A review of 95 different studies involving two million people shows that just two and a half servings of fruits and vegetables per day is associated with a 16 percent reduced risk of heart disease, an 18 percent reduced risk of stroke, a four percent reduced risk of cancer and a 15 percent reduced risk of premature death.
Fats are classified by their chemical structures into saturated, polyunsaturated and monounsaturated types. The chemical stability of a fat is determined by its structure. All fats are made of carbon atoms held together by electrical bonds. These bonds can be single bonds that are stable and double bonds that are far less stable. The stability of a fat or oil depends on the number of double bonds between the carbon atoms. The more double bonds, the less stable the fat.
Many people who want to follow a high-plant diet are concerned about pesticides. The Environmental Protection Agency estimates that 20,000 farmers and their families are poisoned by pesticides each year, but no studies have shown pesticide poisoning from routine consumption of fruits and vegetables.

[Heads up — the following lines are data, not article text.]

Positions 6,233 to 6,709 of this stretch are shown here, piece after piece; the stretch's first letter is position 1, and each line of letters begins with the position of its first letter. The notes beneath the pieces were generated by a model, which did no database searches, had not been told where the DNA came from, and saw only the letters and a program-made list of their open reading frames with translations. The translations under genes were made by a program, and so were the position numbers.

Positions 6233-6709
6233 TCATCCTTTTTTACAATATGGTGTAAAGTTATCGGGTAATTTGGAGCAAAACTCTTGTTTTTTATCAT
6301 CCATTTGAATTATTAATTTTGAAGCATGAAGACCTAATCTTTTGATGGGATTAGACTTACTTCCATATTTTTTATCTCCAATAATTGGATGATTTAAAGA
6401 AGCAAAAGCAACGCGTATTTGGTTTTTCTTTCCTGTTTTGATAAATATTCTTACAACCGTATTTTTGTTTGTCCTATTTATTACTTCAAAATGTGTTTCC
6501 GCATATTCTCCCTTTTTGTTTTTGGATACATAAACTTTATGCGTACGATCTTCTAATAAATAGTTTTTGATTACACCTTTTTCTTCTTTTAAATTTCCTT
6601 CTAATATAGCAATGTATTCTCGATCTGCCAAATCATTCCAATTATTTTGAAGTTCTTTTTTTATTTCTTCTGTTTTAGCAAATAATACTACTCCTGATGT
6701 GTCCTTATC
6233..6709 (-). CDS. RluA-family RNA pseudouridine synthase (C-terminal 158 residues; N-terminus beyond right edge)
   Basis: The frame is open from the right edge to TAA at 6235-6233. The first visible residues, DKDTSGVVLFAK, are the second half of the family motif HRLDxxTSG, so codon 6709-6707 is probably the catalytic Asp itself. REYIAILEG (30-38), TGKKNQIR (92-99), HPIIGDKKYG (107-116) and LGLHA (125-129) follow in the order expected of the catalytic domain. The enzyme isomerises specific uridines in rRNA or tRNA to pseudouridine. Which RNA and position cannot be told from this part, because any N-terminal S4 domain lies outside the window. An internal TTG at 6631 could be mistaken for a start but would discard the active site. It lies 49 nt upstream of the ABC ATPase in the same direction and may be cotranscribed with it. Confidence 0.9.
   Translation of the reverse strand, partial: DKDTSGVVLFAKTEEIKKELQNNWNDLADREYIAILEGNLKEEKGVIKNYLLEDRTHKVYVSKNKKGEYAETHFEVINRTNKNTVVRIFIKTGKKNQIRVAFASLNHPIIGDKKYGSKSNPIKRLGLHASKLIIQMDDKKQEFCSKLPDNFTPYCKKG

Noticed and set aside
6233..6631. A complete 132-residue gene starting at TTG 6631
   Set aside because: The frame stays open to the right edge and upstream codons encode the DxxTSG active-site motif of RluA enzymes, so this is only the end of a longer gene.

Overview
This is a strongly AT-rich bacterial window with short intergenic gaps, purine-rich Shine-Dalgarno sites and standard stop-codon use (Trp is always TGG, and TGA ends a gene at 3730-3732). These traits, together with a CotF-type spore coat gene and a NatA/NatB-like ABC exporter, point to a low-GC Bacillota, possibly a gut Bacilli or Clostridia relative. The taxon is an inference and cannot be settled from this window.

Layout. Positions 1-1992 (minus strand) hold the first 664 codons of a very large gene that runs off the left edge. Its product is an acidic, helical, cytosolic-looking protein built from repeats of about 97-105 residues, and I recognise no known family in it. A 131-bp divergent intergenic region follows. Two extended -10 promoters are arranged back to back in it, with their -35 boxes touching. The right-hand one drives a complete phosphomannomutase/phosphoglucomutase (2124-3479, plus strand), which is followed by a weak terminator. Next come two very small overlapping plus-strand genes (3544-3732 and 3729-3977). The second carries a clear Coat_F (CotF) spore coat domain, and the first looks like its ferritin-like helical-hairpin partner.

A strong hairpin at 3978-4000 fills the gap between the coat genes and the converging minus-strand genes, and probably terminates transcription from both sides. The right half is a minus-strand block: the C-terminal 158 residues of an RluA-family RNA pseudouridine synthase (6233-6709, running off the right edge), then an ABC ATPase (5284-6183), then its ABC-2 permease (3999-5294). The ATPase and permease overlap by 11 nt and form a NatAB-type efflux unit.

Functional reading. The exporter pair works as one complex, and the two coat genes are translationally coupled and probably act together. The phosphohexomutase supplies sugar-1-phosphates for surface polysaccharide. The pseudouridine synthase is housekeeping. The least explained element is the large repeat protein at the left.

I have reported before on TMAO (trimethylamine N-oxide) that is produced by certain bacteria in your gut when you eat foods that contain lecithin, carnitine and choline, such as meat, eggs and dairy products. High levels of TMAO in the bloodstream have been associated with increased risk for heart attacks, strokes, clots, diabetes and certain cancers.
In childhood, you have more than 30 billion fat cells in your body and that number remains essentially the same for the rest of your life. You gain weight by filling fat cells with fat and you lose weight by emptying them.
Whole grains reduce risk for overweight, diabetes and heart attacks, whereas refined foods made from flour increase risk for these conditions. Researchers followed 54,871 Danish adults, aged 50-64, for almost 15 years and found that those who ate a lot of whole grains, particularly rye and oats, had far fewer heart attacks